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IN RE: Eric BAEZ, Petitioner, v. Donald VENETTOZZI, as Acting Director of Special Housing and Inmate Disciplinary Programs, Respondent.

Decided: November 09, 2017

Before: GARRY, J.P., LYNCH, CLARK, AARONS and PRITZKER, JJ. Eric Baez, Stormville, petitioner pro se. Eric T. Schneiderman, Attorney General, Albany (William E. Storrs of counsel), for respondent.

Proceeding pursuant to CPLR article 78 (transferred to this Court by order of the Supreme Court, entered in Albany County) to review a determination of the Commissioner of Corrections and Community Supervision finding petitioner guilty of violating certain prison disciplinary rules.

Petitioner, an inmate, was ordered by a correction officer to produce a urine sample. When petitioner failed to provide a specimen within the required three-hour period (see 7 NYCRR 1020 .4[d][4] ), he was charged in a misbehavior report with refusing a direct order and failing to comply with urinalysis testing procedures. After a search of petitioner's cell revealed a latex glove filled with a substance identified as urine, petitioner was charged in a second misbehavior report with possessing contraband and smuggling. Following a tier III disciplinary hearing on the charges contained in the reports, petitioner was found guilty of refusing a direct order and failing to comply with urinalysis testing procedures and not guilty of the charges contained in the second report.1 That determination was affirmed on administrative appeal. This CPLR article 78 proceeding ensued.

We confirm. The misbehavior report, the hearing testimony and documentary evidence submitted at the hearing provide substantial evidence to support the determination of guilt (see Matter of Ramos v. Venettozzi, 153 A.D.3d 1075, 1076 [2017]; Matter of Infante v. Selsky, 21 A.D.3d 633, 634 [2005] ). Petitioner's claim that he was not given a full three hours to provide a specimen is belied by the record documentation and hearing testimony and, in any event, presented credibility issue for the Hearing Officer to resolve (see Matter of Stauffer v. Prack, 82 A.D.3d 1442, 1443 [2011]; Matter of Sterling v. Fischer, 75 A.D.3d 709, 709 [2010] ). Contrary to petitioner's contention, we further conclude that he was not improperly denied the right to call his wife as a witness, as he failed to articulate how this witness, who had no direct knowledge of the incident described in the misbehavior report, could have provided testimony relevant to the charges or to his defense of those charges (see Matter of Ramos v. Venettozzi, 153 A.D.3d at 1076, 59 N.Y.S.3d 862; Matter of Canales Sanchez v. Annucci, 126 A.D.3d 1194, 1195 [2015] ). Petitioner's remaining contentions, to the extent that they are properly before us, have been reviewed and found to be without merit.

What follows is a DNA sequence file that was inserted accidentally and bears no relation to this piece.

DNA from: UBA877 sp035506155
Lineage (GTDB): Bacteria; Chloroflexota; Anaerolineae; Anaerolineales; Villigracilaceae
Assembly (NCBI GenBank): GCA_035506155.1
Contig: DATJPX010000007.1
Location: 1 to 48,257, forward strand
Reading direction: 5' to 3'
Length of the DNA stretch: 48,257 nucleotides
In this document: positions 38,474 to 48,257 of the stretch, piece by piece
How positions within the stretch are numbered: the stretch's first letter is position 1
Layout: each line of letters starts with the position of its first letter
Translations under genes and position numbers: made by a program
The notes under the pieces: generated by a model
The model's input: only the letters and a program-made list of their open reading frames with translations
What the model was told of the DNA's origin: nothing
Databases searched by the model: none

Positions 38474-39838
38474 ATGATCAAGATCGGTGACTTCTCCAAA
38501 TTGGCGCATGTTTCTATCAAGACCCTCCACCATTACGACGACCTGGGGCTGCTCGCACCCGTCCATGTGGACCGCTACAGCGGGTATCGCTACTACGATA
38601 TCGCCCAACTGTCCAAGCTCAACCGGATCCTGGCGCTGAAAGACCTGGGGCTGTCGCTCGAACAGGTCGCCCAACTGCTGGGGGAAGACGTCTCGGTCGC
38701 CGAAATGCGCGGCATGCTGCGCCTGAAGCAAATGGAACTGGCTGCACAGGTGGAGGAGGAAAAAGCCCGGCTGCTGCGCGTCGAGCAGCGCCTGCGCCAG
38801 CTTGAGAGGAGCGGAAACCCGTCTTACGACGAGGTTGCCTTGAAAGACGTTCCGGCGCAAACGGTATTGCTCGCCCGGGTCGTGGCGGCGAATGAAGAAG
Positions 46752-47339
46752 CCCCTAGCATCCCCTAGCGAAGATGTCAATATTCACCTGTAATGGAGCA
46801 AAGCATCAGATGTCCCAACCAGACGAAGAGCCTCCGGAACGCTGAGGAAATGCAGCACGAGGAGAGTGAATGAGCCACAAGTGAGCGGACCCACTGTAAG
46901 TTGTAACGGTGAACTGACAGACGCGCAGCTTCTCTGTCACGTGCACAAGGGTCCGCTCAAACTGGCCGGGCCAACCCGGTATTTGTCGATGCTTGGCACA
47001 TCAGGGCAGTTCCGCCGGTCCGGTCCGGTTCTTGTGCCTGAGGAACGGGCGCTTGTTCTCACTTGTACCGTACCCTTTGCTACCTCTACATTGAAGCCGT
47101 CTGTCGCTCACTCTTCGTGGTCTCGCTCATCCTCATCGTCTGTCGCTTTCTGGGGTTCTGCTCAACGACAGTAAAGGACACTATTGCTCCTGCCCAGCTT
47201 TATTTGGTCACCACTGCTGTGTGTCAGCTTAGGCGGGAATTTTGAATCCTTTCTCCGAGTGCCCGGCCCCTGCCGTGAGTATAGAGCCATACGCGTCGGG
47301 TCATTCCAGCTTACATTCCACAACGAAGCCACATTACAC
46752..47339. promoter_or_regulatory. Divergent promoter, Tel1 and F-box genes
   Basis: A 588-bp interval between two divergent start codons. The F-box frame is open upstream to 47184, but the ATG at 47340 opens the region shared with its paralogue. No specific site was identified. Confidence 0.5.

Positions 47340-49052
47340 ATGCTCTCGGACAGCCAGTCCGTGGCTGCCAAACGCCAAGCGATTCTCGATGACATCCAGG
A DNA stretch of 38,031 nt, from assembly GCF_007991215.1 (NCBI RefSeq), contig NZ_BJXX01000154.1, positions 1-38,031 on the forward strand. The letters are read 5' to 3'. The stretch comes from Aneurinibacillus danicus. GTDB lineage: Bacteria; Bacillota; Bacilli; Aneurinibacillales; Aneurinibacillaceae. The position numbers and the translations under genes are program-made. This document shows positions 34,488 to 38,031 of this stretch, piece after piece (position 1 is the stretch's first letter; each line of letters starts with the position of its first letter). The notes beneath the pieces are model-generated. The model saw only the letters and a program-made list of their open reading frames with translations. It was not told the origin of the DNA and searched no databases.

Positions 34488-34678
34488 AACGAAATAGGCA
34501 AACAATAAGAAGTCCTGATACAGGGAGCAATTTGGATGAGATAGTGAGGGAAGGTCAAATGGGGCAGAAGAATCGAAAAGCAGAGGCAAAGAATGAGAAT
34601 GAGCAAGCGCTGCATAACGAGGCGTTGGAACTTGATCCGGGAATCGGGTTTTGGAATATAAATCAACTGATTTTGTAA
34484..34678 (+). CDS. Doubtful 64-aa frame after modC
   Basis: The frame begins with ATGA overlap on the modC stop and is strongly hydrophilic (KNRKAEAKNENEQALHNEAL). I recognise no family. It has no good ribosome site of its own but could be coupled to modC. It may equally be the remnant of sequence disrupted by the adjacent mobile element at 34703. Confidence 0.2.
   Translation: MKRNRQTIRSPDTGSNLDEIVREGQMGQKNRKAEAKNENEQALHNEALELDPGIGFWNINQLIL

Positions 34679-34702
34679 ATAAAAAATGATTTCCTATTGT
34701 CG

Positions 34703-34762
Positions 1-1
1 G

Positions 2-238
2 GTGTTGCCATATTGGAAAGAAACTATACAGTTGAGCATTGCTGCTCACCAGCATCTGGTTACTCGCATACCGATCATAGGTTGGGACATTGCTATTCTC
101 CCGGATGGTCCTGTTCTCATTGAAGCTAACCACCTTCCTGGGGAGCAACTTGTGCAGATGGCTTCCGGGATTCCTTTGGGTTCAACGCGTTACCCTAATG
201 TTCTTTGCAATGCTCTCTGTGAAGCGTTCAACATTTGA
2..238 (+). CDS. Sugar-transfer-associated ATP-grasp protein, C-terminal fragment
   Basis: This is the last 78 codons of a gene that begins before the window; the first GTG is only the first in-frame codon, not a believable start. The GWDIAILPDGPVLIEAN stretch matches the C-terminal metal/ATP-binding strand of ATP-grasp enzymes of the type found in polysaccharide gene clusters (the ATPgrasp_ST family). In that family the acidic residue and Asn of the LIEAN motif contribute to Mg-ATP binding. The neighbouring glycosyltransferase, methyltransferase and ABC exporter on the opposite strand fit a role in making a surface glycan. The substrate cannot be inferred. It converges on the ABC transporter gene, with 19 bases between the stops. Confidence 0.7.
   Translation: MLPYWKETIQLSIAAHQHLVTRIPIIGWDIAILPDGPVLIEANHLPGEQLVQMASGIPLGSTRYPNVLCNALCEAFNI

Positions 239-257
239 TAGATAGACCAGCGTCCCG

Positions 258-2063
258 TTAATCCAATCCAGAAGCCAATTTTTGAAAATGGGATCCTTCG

ADJUDGED that the determination is confirmed, without costs, and petition dismissed.


1.  Our review of the record reflects that, at the conclusion of the disciplinary hearing, the Hearing Officer found petitioner guilty of the charges contained in the second misbehavior report—possessing contraband and smuggling. The hearing disposition form, however, reflects that petitioner was found not guilty of those charges, and that determination was left intact on administrative appeal. Respondent also acknowledges in his brief that petitioner was found not guilty of possessing contraband and smuggling. Inasmuch as neither the petition, nor the parties' briefs before us, address the Hearing Officer's findings relative to the second misbehavior report, our decision is limited to petitioner's challenge to the Hearing Officer's adjudication of guilt with respect to the charges contained in the first misbehavior report.

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